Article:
“I wanted to try and integrate those systems together, looking at what intelligence we can get out [of them], and get the systems to talk to each other,” says Brabyn, who four years ago stepped up from the forest and information technology manager post.
NFL – with around 600 staff and contractors - manages 78,000 hectares of high quality radiata pine plantations in the Nelson and Marlborough regions, and owns and operates the Kaituna Sawmill near Blenheim.
“I started mapping information flows,” says Brabyn. “I went around, interviewed everybody, what information do you receive and give out? Some were in Excel, people were also printing things out and punching them into another system.”
He also checked for duplication of information, and created a diagram of the data flow.
From there he created a diagram by “taking those functions and reordering them”, which is now part of the company’s standard systems.
It used to take us between three and six months from the time the tree was felled out in the forest to know whether we were making money. Now, I can tell you the trees that we cut down yesterday whether we will be making money on it.
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By integrating these different functions, we gained a lot of efficiencies, says Brabyn.
NFL also invested in a core system to get “one version of the truth”.
“It used to take us between three and six months from the time the tree was felled out in the forest to know whether we were making money,” Brabyn says. “Now, I can tell you the trees that we cut down yesterday whether we will be making money on it.”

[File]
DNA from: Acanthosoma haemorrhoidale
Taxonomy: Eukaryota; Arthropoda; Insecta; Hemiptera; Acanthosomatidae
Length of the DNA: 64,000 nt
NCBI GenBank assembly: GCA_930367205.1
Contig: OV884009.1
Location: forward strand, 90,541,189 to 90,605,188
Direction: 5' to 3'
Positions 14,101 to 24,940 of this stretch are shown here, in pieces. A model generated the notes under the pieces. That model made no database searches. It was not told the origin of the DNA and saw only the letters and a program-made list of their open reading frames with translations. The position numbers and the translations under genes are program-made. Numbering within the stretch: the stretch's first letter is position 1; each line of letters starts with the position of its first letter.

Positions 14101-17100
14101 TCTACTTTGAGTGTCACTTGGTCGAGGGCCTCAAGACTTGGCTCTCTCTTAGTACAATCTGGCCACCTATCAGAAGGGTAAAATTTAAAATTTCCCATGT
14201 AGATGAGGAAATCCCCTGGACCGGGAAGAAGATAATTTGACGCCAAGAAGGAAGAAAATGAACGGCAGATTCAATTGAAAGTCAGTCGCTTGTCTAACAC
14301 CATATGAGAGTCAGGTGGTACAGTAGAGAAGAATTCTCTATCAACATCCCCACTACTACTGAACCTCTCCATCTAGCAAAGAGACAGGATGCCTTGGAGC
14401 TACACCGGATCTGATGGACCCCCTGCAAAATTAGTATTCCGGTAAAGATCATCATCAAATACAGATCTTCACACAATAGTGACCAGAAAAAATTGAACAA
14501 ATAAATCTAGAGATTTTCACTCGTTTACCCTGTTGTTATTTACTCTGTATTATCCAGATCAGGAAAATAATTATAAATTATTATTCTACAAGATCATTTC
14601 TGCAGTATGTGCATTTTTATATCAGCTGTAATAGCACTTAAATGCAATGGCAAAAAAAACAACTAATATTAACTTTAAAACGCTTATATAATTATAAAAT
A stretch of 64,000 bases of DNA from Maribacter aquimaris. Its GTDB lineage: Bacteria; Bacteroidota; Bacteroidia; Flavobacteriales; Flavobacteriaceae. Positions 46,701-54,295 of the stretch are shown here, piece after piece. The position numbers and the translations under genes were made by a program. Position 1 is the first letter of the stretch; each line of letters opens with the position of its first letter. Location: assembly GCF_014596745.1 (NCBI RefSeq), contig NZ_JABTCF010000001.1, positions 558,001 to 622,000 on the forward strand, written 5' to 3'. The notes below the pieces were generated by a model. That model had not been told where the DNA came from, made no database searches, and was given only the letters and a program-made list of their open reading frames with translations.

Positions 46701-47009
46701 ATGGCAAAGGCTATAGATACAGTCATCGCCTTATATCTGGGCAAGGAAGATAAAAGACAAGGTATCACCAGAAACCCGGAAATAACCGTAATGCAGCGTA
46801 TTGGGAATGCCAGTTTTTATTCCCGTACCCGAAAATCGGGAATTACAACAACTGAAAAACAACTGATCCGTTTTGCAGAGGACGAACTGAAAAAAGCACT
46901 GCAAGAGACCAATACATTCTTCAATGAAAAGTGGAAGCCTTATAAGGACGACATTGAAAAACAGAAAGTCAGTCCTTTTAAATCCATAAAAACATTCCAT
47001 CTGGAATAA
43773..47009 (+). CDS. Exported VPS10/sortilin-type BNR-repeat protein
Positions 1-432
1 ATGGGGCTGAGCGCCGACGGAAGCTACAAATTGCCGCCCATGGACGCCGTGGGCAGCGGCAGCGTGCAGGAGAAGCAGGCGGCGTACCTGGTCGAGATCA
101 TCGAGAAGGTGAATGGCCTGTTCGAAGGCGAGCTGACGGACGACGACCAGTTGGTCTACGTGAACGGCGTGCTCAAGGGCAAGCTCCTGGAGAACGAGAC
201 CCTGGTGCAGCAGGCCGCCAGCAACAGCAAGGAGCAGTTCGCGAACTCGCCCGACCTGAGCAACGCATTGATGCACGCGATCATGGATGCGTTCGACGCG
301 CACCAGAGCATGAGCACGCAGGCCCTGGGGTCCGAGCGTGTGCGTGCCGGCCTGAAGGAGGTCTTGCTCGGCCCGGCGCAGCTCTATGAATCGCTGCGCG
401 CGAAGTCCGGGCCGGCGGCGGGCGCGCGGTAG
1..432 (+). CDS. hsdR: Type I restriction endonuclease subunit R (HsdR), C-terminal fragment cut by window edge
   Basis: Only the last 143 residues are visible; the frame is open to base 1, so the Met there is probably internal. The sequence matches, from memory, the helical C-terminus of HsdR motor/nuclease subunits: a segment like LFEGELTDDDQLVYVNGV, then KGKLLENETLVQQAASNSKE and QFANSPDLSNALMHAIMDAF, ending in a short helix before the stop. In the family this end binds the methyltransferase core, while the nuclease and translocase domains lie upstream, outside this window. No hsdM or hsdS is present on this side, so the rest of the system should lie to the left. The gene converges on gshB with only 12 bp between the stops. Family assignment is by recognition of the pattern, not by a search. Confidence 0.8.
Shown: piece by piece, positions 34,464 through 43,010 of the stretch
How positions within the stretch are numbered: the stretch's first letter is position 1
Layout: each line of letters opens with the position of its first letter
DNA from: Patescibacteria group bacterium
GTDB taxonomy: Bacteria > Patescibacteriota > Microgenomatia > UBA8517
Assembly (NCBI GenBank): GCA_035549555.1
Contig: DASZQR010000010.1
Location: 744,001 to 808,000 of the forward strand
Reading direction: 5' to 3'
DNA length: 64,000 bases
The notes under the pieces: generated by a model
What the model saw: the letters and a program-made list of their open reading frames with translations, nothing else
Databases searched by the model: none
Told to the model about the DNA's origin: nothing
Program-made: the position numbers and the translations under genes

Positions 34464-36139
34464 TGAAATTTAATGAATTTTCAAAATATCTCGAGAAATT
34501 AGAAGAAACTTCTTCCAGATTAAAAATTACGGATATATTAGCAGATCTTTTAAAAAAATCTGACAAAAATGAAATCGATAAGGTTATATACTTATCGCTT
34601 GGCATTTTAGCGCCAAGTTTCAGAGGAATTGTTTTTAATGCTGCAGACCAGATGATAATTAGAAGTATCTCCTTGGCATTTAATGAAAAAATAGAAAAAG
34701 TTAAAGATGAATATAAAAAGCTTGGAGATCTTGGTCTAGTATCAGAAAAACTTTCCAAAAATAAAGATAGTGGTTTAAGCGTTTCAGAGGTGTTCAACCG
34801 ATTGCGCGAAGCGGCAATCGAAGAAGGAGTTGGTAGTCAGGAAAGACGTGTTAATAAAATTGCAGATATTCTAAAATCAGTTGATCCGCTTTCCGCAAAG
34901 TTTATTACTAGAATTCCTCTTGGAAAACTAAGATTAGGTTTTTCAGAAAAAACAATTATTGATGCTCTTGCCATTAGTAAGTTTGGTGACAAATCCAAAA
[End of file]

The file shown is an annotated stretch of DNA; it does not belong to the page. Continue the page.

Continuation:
Brabyn has been working in the forestry sector for more than 33 years, starting as a forest draughting cadet in Gisborne, using pen and ink to do the mapping. He did get involved in the first private sector computer record system in the 1980s when he was with Tasman Pulp Paper’s Forestry Division in Kawerau. He progressed to a range of roles that included forest information officer and IT coordinator at another forestry company, Weyerhaeuser New Zealand, for 10 years; and valuation and information officer at Fletcher Challenge Forests.
“It was all about keeping records of what we had done,” he says of his earlier roles.
This experience brought him much insight into the forestry sector. “We were good at recording information on everything we did, but quite slow in getting that to the system.”
So when he took on his current role, he looked at how to improve the systems.
It was, interestingly, a CIO New Zealand column by Owen McCall titled “The 'I' stands for Information” that prompted him to focus on NFL’s other key asset – information.
McCall transposed the triangle model of Maslow’s Hierarchy of Needs to the four stages on “maturity in better use of information”.
In an ascending order, these are:
• I understand historical performance.
• I receive information that allows me to monitor performance and act on exceptions quickly.
• Information enhances my decision making ability today and predicts future business results.
• I receive information that allows me to identify and exploit new opportunities.
“Reading this article, I felt it spoke to me,” says Brabyn, who was then in the business performance analyst role for about a month. Applying this insight to Nelson Forests, he states, “What it told me was our forestry industry is extremely good at understanding information to the 9th degree. Forest companies record everything and put them into databases. We did mapping, filled out standard record cards.
“My analogy was the Titanic [ship],” he says. “You are concentrating on your historical information and you are receiving data on it, but it takes a long time for that data to come through.
“You are, actually, looking at chunks of ice float past. You might hear a bump but you don’t know what is really happening. You don’t know whether you are turning away from risk or into it. By the time you actually turn, it is too late.